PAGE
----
Angie's List: Using Reclaimed Wood
PHILADELPHIA (CBS)-- Home designers are already identifying hot new trends for this year. One of them involves giving old wood a second life. In this week's Angie's List report we take a look at reclaimed wood.
Ramsey Khalidi started salvaging unwanted wood back in the 1980s when it required dumpster diving and the occasional rescue from a bonfire. The owner of Southern Pine Company says, "The internet was just starting out. I'll never forget it. If you would, like, Google, you would get 19, like hits. Now there's 6 million for reclaimed wood." Khalidi is part of a booming industry of craftspeople who dismantle, refine and re-imagine old wood.
Angie's List founder Angie Hicks says, "One of the latest trends in remodeling that we're seeing is using reclaimed wood from century-old barns or older buildings to add a focal point or even an accent wall in your home."
The Tri-Lox Company in Brooklyn, New York, harvests wood from high-rise rooftop water towers, old factories and barns. Co-founder Alexander Bender says, "We totally transform these materials from their previous use into something completely new but yet show the history and the previous use as part of the features of that material."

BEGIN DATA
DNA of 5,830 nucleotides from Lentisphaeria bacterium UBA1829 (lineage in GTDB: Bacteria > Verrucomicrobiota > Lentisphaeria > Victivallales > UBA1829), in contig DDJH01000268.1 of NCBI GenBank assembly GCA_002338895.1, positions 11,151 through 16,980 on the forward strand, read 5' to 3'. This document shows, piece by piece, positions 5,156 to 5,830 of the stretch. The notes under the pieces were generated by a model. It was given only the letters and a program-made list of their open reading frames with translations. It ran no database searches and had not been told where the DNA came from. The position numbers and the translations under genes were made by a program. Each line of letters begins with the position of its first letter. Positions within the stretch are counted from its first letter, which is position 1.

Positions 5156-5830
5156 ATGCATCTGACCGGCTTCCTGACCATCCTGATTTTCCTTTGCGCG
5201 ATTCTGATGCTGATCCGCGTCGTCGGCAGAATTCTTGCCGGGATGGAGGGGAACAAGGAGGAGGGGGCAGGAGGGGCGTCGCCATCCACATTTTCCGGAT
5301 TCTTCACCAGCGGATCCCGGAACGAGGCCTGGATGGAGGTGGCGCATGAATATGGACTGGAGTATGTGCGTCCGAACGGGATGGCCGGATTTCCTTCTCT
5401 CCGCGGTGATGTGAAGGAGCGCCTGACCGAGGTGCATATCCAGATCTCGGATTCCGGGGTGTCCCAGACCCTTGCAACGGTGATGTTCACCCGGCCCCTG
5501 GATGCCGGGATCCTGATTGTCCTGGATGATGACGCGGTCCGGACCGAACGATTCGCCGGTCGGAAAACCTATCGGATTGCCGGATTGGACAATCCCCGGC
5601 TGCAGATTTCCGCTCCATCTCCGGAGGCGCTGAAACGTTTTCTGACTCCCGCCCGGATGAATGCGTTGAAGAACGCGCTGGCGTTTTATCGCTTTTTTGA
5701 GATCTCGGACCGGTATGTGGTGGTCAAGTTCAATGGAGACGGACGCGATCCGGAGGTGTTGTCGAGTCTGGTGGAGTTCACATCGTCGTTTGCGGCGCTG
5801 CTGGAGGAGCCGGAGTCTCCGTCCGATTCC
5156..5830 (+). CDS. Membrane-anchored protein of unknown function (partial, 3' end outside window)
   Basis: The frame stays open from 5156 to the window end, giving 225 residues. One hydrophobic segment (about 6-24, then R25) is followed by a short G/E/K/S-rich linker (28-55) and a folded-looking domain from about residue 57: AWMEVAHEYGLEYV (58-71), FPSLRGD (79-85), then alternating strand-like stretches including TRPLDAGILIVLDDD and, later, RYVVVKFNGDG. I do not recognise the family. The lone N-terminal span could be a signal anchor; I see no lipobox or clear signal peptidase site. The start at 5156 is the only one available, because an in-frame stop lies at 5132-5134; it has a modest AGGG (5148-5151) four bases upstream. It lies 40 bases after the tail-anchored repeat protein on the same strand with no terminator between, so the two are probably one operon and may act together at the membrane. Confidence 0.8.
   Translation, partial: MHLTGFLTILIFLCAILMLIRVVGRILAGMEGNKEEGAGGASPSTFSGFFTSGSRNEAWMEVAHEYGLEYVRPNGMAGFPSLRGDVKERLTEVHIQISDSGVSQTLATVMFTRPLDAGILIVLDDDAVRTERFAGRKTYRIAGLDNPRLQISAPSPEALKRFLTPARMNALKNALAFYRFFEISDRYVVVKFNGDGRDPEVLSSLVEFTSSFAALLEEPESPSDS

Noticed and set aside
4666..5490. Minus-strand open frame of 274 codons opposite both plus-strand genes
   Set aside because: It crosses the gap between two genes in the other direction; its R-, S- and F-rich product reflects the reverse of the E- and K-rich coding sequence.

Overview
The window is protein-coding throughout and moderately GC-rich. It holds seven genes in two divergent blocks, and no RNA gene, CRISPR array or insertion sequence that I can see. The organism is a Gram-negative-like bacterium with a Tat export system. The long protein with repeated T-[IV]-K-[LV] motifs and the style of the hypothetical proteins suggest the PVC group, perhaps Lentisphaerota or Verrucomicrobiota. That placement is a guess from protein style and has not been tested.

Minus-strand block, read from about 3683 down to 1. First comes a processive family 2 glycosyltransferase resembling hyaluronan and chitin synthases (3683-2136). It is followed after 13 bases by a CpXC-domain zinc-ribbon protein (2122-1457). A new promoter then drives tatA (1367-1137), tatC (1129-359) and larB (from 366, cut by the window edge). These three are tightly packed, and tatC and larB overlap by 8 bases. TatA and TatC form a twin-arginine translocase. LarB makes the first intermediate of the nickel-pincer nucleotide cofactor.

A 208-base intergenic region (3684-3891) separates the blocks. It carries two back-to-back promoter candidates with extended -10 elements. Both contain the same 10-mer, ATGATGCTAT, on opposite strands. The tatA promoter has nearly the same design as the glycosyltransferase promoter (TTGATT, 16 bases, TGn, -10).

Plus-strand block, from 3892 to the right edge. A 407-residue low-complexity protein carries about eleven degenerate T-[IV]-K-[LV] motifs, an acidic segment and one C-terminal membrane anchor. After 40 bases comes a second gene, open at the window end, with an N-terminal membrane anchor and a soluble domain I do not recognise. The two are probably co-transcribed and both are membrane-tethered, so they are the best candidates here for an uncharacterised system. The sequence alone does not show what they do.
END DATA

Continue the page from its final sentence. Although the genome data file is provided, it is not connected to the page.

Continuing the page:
According to Hicks, "If you're looking to take advantage of this trend, the first step is to work with a qualified woodworker who will confirm they've got authentic reclaimed wood, and that it's properly treated for your project."
Artisans working in the industry say there's virtually no limit to what the wood can be used for and that if homeowners can imagine it, a good woodworker can create it. Adam Dick of Hoosier Reclaimed Timber says, "We get a lot of satisfaction out of repurposing this wood for new products and we hope they live on another 100 to 200 years."
Reclaimed wood is often more expensive than other types of wood because of the time and skill it takes to acquire, treat and re-purpose it. For more information from Angie about reclaimed wood visit CLICK HERE.
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